We are creating customer journeys on the fly these days. It is the revelation in process modeling and customer understanding. By combining the outside-in process of the customer with his emotions we are able to steer our organization towards the customer-centric culture, and foster loyal customers. But in our quest for the outside-in enterprise, one must not forget why we are mapping a journey in particular. Forrester states there are 6 possible goals for every customer journey map.
The experience of two restaurant visits from last month stuck with me. In the first one jackhammers were constantly interrupting our conversation because they were rebuilding the place. In the second one, I was sitting on a terrace, in a beautiful late-summer sun. One of those restaurants however will never see me again. Guess which one?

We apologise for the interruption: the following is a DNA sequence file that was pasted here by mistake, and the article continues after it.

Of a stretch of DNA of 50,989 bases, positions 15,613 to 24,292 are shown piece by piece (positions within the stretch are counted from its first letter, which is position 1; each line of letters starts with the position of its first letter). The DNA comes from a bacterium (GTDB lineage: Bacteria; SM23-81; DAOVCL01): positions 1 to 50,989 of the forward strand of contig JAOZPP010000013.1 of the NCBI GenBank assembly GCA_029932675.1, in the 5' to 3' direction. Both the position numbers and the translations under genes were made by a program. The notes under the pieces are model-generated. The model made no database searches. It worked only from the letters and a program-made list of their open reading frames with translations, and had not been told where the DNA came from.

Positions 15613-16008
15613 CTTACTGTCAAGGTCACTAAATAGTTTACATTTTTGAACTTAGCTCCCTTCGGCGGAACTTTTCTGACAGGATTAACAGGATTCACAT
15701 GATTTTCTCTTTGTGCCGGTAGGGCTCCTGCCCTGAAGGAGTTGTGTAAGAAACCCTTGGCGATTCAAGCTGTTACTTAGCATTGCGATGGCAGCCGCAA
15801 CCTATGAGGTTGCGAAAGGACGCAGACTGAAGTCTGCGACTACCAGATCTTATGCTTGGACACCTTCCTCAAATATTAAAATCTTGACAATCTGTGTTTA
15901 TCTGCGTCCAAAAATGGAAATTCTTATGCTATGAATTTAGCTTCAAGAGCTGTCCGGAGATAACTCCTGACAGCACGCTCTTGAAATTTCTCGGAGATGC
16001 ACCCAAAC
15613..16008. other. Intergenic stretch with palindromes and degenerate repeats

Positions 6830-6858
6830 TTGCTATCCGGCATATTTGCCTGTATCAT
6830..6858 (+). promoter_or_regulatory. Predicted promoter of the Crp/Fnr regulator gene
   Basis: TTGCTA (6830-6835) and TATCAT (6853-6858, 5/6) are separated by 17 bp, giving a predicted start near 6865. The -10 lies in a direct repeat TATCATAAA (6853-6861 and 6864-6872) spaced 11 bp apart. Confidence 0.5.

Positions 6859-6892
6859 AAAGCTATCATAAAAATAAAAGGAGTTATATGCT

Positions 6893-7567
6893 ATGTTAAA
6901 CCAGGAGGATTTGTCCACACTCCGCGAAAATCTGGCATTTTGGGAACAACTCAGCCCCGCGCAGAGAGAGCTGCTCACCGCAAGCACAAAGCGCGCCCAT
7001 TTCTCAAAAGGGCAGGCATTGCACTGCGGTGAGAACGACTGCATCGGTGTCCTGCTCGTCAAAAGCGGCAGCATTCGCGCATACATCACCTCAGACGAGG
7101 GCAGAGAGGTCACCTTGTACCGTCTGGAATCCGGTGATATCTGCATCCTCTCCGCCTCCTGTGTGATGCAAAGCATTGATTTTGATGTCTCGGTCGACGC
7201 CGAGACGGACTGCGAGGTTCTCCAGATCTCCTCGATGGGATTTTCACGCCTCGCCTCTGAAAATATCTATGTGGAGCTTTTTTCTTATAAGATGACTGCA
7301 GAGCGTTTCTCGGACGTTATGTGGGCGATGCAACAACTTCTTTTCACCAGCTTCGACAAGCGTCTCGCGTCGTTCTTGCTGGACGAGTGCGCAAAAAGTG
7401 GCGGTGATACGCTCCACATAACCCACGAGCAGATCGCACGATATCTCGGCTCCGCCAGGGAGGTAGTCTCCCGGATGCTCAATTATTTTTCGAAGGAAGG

Why doesn’t my product sell online Tom? I’ve done everything by the book! I created a nice shop; I’ve added a lot of fancy pictures and good descriptions. People can pay online via Paypal and credit card and shipping is done in a jiffy. Amount sold last month: zero, nada, nothing, not even a pennie. Please Tom, what am I doing wrong?
You work six months on your ‘perfect’ site. You spend a lot of money on good designers, make it look nice on a smartphone. And then the big day comes, houston, we have liftoff! For it is just after three months later that you realize your site just sits there in a corner wheepin’ because google won’t put it on number one. I too learned it the hard way, and went on a secret mission to make my site score better in Google. Here are 7 quick-wins I’ve encountered on my mission to take over the world (with my tiny fancy site)…